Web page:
Overall, just below 70% of all grammar school pupils achieve the EBacc. Nine schools record 0 and one more stands at 1%.

Otherwise some of the lowest recorded success rates are at Chelmsford County High School for Girls (11%); RGS High Wycombe (12%); Devonport High School for Boys (15%); Boston High School (28%); Dover Grammar School for Boys (31%); and Stretford Grammar School (34%).  Some of these results may be attributable to the use of ineligible IGCSEs.

At the other extreme, eight schools exceed 95% success and one school achieves a perfect 100%.

The national success rate for high attainers stands at 52.3%, so selective schools are further ahead on this measure than on the old headline measures above. However there is much greater variability in performance between different grammar schools.

Looking at success rates for pupil premium and other students –

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Chart 7: Number of grammar schools achieving different success rates with students receiving and not receiving pupil premium, achieving EBacc measure, 2015 GCSE cohort

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No school for which data is available achieved a 100% EBacc success rate with its non-disadvantaged learners, though seven schools were at 95% or above, two of them reaching 99%.

There was significant variance however with: 18 schools between 91-99%; 29 schools between 81-90%; 27 schools at 71-80%; 19 schools at 61-70%; eight schools at 51-60% and 13 schools at 50% or below, five of which stood at zero (including the one which also had zero returns for 5+A*-CEM and expected progress in English).

Turning to the smaller disadvantaged cohorts, nine schools recorded a 100% success rate. There was again significant variance with: three schools at 91-99%; 20 schools at 81-90%; 20 schools at 71-80%; 13 schools at 61-70%; 15 schools at 51-60%; and 34 schools at 50% or below, the same five of those at zero.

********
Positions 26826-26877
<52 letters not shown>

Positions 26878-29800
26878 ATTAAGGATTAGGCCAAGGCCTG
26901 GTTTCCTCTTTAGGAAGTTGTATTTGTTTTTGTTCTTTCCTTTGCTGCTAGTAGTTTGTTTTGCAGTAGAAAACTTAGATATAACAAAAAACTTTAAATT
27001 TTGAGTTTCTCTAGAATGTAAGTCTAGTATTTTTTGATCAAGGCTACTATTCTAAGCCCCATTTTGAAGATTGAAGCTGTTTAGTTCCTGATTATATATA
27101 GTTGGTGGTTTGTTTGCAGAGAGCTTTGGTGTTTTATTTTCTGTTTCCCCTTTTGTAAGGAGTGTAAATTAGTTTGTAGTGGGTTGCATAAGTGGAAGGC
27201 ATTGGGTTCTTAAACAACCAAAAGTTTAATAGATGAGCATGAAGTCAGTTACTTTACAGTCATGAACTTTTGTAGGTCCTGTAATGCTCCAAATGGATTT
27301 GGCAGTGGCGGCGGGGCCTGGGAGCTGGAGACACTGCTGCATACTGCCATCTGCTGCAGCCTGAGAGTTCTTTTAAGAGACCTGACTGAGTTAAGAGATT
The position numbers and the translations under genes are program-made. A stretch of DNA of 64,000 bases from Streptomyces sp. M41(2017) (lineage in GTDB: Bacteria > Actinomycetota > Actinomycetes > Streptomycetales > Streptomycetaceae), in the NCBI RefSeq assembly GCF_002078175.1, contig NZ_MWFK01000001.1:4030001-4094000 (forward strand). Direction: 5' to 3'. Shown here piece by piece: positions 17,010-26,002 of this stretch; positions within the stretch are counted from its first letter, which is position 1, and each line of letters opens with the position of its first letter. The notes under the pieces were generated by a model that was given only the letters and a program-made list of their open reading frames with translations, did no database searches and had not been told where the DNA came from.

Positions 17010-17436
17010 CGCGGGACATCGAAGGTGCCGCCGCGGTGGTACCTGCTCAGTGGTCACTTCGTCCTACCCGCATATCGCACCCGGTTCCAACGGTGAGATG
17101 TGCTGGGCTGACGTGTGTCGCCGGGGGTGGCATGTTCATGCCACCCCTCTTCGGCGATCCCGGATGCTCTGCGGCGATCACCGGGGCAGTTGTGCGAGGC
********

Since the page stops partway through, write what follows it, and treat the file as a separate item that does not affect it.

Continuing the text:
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Chart 8: Size and direction of gaps between grammar school success rates for students receiving and not receiving pupil premium, achieving EBacc measure, 2015 GCSE cohort

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The analysis of gaps reveals:

  • Only two schools where the non-disadvantaged and pupil premium success rates are a perfect match, excluding those with zero returns.
  • 28 schools (25%) where the success rate for pupil premium learners was better than for non-disadvantaged learners. In 18 schools the variance was five percentage points or greater, in eight it was 10 percentage points or greater and in four it was 20 percentage points or greater. The outlier is Poole Grammar School, with a 37 point variance (100% versus 63%).
  • In the remaining 79 schools (so 70% of the sample) the success rate for advantaged learners exceeds that for disadvantaged learners. There is a gap of 10 points or higher in 24 schools (21%), of 20 points or higher in 21 schools (19%) and of 30 points or higher in eight schools (7%). The biggest gaps are 60 points at Queen Elizabeth Grammar School Penrith (77% v 17%), 40 points at Sale Grammar School (76% v 36%) and 40 points at West Kirby Grammar School (69% v 29%).

Attainment 8

The supporting data includes only 47 grammar schools with Attainment 8 results. The overall average score is a little below 70. The lowest average score is 62.3 and the highest 76.0.

Seventeen of the 47 have their results suppressed for non-disadvantaged and pupil premium populations, leaving a sample of just 30 schools (18% of all grammar schools).